A European-Style Clothespin Apron

Learn why this author concluded a clothespin apron is a practical and convenient item to have when hanging clothes to dry.

  • 056 clothespin apron2.jpg
    A clothespin apron like this one can be a great help when hanging your laundry.

  • 056 clothespin apron2.jpg

My mother originally used an apron-style clothespin bag in Germany and brought the pattern to America with her. When I was younger, I disliked wearing the heavy contraption around my waist. Now that I have laundry of my own, I've gone back to the old ways. In fact, I'm convinced that anyone who finds themselves hanging laundry on a line will love the convenience of this easy-to-make, big-pocket clothespin apron. And, you can whip one up for yourself in less than two hours!

All you need is a piece of material that measures 24 by 48 inches (preferably a heavy cotton or lightweight canvas or linen), plus 70 inches of bias seam binding (or a 70-inch strip of 1 1/4"-wide fabric).

Refer to this Clothespin Apron Pattern to help with cutting and folding.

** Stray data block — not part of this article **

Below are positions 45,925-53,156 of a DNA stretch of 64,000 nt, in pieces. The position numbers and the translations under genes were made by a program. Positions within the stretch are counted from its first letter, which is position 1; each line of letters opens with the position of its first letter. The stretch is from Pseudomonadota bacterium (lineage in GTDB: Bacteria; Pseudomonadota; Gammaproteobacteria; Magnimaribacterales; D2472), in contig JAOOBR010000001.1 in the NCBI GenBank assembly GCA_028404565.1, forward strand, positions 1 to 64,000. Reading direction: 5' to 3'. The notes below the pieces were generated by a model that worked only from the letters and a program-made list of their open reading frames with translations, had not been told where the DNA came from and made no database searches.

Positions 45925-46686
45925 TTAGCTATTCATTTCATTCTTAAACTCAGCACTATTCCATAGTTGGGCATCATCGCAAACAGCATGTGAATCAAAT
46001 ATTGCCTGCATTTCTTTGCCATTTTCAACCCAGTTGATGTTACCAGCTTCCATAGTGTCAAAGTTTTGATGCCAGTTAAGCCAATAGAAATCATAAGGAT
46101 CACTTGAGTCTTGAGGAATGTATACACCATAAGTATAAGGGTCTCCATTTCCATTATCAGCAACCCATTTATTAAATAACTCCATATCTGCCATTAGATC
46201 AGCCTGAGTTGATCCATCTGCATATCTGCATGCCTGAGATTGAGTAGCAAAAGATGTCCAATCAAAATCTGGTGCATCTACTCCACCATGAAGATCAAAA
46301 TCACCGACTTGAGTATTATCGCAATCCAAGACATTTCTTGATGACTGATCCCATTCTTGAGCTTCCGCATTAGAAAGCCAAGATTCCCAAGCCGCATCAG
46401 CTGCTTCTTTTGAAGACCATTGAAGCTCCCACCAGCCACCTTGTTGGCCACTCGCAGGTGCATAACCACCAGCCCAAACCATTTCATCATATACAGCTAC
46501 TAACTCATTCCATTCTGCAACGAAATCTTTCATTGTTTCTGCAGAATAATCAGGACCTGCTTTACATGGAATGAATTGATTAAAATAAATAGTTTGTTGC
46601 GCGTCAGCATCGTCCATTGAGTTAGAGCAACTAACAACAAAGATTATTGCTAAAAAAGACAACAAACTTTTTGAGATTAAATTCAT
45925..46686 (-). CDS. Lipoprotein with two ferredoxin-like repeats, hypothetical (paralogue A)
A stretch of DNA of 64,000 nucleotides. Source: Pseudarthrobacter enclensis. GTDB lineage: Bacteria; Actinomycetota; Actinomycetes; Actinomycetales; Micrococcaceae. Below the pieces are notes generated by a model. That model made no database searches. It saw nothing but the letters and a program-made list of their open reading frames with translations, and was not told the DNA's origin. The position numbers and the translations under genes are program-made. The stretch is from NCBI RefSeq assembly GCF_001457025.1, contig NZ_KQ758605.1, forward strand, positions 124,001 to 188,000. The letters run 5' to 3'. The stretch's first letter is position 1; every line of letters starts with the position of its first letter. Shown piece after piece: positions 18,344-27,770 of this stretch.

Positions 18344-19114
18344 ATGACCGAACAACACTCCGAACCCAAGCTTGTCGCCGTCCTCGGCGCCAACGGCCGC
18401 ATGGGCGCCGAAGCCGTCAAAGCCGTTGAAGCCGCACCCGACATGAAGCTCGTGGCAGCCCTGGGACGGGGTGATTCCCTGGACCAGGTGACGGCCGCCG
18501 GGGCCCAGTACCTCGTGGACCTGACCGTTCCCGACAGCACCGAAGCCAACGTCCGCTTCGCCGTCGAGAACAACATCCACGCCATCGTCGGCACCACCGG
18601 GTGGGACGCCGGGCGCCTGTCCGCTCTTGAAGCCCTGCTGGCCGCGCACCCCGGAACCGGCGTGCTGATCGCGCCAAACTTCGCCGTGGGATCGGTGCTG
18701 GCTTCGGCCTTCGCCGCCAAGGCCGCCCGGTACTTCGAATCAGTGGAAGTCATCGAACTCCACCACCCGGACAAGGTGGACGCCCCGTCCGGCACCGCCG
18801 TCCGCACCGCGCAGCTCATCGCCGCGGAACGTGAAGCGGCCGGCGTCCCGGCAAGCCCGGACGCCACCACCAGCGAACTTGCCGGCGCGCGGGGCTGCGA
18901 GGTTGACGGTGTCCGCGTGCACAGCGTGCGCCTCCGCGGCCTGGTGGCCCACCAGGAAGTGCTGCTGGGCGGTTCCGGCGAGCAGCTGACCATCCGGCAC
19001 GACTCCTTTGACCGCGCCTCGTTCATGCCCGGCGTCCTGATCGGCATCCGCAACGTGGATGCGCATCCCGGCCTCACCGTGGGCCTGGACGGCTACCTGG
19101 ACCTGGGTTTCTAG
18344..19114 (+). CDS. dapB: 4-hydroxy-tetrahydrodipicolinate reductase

Step 1: Cut two 12-inch strips of seam binding (or of the narrow fabric), leaving one strip 46 inches long.

Step 2: Cut out the apron pieces as shown in Fig A.

Step 3: Sew in four half-inch pleats on the apron's back panel (Fig. B) to match the top view shown in Fig. C.

4/12/2019 10:23:53 PM

My Mother-in-law made one of these with this pattern. I inherited it. It finally wore out and I have been really missing it. I have been wanting to make one. Am so glad I found this pattern. Excited. I agree about the depth of the apron. I will go for the 15 inches.

Alexandra Campbell
6/18/2012 8:20:36 PM

I agree with Jennifer K. I had one I gave away, and I'm missing it so much I'm making another one. When looking at the one pictured here, however, the same realization hit me: I was going to be stooping to use it. I began to understand why someone woud consider it heavy, too. Maybe if a person had several long lines they'd need to wrangle that many pegs, but with three ppl the smaller size carries all the pegs I ever use - without the need to bend. Another consideration might be the width/angle of the hand openings. Wider, more horizontal openings make for easier access than deeper ones - within reason of course, (smiles)

Kim Baird
6/9/2012 3:23:39 AM

I made one of these 30 years ago, and I still have/use it.



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